Opportunities for developers of racing games seem to have taken a detour. The console track has narrowed to just a few high-profile vehicles, like Sony's Gran Turismo, Microsoft's Forza Motorsport, Electronic Arts' Need For Speed and Codemasters' Dirt. Indeed, many studios with racing experience have shuttered as demand for other titles has disappeared.
Meanwhile, independent racing specialists -- mostly European, like Eutechnyx, Slightly Mad Studios, Nadeo, and ShortRound Games -- say the PC track is wide open and they can only speculate why the confusing traffic pattern exists.
For instance, Andy Hubbard, creative director at ShortRound Games, believes a number of factors have hurt the console racing sector, including the fact that gamers have less money to spend than they did previously, and so they're less likely to invest their limited cash on a new IP when they can buy something more familiar.
"In addition, players seem to want to race in cars that they recognize and possibly dream about driving," he says, "which is one reason why the Forza, GT, and Need For Speed franchises do so well. It's not hard to see why if you're a car fan; which would you rather drive -- a completely fictional vehicle that you've never seen before or the latest Ferrari that you've seen on Top Gear?"
ShortRound's four founders -- Hubbard, Stu Pharoah, Kim Burrows and Steve Uphill -- had all worked on such racers as the Moto GP series, the Burnout franchise, Pure, and Split/Second at Black Rock Studio before Disney Interactive closed it down in June. ShortRound opened its doors just days afterward.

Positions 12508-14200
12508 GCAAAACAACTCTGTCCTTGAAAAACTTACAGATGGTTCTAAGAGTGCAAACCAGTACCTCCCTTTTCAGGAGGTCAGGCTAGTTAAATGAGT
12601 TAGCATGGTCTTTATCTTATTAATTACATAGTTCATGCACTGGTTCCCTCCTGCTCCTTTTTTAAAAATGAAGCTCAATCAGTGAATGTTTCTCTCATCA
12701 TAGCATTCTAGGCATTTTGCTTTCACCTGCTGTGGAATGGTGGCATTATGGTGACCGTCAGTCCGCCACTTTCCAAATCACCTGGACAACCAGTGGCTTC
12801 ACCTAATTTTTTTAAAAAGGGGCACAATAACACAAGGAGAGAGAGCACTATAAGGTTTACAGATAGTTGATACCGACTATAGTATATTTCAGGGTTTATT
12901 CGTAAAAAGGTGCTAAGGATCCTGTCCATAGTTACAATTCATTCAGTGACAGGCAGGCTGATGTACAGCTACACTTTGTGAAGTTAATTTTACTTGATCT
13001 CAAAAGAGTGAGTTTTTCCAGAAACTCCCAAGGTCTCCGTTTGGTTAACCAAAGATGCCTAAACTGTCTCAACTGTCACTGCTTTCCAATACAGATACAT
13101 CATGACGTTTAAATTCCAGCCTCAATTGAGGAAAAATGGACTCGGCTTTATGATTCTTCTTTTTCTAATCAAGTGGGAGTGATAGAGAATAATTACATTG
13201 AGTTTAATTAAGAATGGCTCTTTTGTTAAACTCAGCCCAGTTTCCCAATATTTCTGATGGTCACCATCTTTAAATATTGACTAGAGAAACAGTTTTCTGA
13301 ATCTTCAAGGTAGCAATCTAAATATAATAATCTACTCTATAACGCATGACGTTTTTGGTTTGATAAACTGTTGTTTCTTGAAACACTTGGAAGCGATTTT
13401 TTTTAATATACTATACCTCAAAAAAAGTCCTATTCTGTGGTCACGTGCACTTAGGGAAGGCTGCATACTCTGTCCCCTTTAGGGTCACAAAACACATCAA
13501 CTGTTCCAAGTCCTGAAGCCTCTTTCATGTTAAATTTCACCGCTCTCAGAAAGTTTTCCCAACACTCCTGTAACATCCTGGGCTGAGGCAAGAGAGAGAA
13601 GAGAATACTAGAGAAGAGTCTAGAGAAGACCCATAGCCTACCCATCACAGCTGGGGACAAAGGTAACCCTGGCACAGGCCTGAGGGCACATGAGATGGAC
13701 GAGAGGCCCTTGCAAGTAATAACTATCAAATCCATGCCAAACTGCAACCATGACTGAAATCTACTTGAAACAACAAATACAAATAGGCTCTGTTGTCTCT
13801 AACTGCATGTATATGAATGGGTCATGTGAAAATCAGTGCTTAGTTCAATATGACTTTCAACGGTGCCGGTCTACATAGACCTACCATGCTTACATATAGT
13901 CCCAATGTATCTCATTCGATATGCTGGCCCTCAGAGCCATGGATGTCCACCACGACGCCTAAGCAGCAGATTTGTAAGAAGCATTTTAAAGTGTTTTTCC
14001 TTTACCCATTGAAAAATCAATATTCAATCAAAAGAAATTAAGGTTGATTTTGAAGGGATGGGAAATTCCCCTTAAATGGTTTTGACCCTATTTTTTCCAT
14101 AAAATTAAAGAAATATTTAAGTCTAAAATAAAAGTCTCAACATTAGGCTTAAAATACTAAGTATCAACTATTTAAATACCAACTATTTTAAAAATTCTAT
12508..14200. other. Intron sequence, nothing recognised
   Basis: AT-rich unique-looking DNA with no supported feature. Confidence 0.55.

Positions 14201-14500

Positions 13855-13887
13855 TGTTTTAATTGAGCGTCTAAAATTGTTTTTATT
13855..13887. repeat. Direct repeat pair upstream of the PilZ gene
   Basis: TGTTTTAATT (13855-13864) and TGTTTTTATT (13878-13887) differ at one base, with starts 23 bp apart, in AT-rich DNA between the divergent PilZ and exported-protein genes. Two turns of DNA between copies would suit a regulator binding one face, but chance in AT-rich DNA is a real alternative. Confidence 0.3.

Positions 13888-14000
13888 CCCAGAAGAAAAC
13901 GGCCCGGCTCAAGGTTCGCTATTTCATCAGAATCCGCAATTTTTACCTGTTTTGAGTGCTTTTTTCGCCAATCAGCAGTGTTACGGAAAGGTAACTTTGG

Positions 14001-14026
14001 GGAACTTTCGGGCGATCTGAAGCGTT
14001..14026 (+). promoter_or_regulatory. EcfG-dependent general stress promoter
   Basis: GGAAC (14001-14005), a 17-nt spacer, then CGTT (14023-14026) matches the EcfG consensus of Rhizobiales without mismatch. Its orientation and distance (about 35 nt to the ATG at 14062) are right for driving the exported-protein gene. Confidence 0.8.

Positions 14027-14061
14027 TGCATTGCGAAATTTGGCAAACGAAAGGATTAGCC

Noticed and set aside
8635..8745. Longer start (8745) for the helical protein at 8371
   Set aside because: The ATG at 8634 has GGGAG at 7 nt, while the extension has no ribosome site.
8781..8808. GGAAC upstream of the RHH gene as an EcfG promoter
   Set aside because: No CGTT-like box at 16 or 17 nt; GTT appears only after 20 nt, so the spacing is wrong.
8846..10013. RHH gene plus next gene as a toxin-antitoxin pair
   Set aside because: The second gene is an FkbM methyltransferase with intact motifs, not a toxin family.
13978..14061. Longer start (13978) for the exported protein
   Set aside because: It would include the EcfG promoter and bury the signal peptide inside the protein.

"There were some great plans for a sequel to Split/Second but, because it's so hard to make a decent profit on any game nowadays -- let alone one in a genre that's in decline -- it was decided not to proceed with another game. From what I understand, Black Rock's closure was largely due to the racing game genre and, in particular, the arcade aspect of it, being in decline," recalls Hubbard.
He also suspects that, with money and budgets being so tight, publishers are less willing to properly invest in everything that a new IP needs to get successfully off the ground and to grow a fanbase.
"If you look at all the successful racing franchises that are out there now, they've all been around for a very long time and have had many iterations to get them to this stage," he says.
Slightly Mad Studios' Project C.A.R.S.
Indeed, one series with well over a dozen titles under its belt is EA's Need For Speed, two of which -- NFS: Shift and Shift 2: Unleashed -- were developed by London-based Slightly Mad Studios in 2009 and 2011, respectively. Both focused on simulation/arcade racing rather than the arcade racing of previous titles in the series. And both were developed for both console and PC.
At Slightly Mad, creative director Andy Tudor recalls how his team got started -- first as mod makers for other people's racing games and then, in 2005, joining SimBin Studios, the Swedish developer of racing sims best known for GTR -- FIA GT Racing Game and GT Legends. In 2009, the core team moved on to form Blimey! Games and then Slightly Mad.
"At that point, EA chose us to do Need For Speed: Shift because the franchise had been kind of in a decline for a few years," says Tudor. "It was sort of like the Tomb Raider series, which had once been really innovative, really cool, and then, through the different iterations, it basically lost its sheen and had become slightly tarnished. What Need For Speed needed was a new set of eyes, someone to spiff it up a bit."